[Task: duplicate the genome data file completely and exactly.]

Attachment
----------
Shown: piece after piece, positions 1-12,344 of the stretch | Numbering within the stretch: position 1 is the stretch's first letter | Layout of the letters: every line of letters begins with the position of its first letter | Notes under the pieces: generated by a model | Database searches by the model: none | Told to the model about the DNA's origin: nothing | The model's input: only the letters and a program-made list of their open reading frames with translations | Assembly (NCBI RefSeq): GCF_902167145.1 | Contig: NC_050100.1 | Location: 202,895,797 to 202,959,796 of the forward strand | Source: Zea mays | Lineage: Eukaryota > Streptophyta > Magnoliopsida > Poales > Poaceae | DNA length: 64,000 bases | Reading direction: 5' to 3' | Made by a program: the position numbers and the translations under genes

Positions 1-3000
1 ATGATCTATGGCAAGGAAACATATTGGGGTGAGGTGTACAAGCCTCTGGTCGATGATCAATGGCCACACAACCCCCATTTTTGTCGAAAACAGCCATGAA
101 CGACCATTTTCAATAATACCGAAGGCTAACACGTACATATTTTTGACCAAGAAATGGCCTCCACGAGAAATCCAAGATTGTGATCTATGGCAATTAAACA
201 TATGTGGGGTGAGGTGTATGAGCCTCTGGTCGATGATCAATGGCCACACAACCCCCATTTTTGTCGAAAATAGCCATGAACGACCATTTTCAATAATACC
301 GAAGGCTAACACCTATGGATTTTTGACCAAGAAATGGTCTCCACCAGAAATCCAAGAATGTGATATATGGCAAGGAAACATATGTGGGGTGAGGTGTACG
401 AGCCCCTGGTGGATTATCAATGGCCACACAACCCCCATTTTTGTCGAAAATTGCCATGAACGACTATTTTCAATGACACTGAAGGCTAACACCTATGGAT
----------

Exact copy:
Shown: piece after piece, positions 1-12,344 of the stretch | Numbering within the stretch: position 1 is the stretch's first letter | Layout of the letters: every line of letters begins with the position of its first letter | Notes under the pieces: generated by a model | Database searches by the model: none | Told to the model about the DNA's origin: nothing | The model's input: only the letters and a program-made list of their open reading frames with translations | Assembly (NCBI RefSeq): GCF_902167145.1 | Contig: NC_050100.1 | Location: 202,895,797 to 202,959,796 of the forward strand | Source: Zea mays | Lineage: Eukaryota > Streptophyta > Magnoliopsida > Poales > Poaceae | DNA length: 64,000 bases | Reading direction: 5' to 3' | Made by a program: the position numbers and the translations under genes

Positions 1-3000
1 ATGATCTATGGCAAGGAAACATATTGGGGTGAGGTGTACAAGCCTCTGGTCGATGATCAATGGCCACACAACCCCCATTTTTGTCGAAAACAGCCATGAA
101 CGACCATTTTCAATAATACCGAAGGCTAACACGTACATATTTTTGACCAAGAAATGGCCTCCACGAGAAATCCAAGATTGTGATCTATGGCAATTAAACA
201 TATGTGGGGTGAGGTGTATGAGCCTCTGGTCGATGATCAATGGCCACACAACCCCCATTTTTGTCGAAAATAGCCATGAACGACCATTTTCAATAATACC
301 GAAGGCTAACACCTATGGATTTTTGACCAAGAAATGGTCTCCACCAGAAATCCAAGAATGTGATATATGGCAAGGAAACATATGTGGGGTGAGGTGTACG
401 AGCCCCTGGTGGATTATCAATGGCCACACAACCCCCATTTTTGTCGAAAATTGCCATGAACGACTATTTTCAATGACACTGAAGGCTAACACCTATGGAT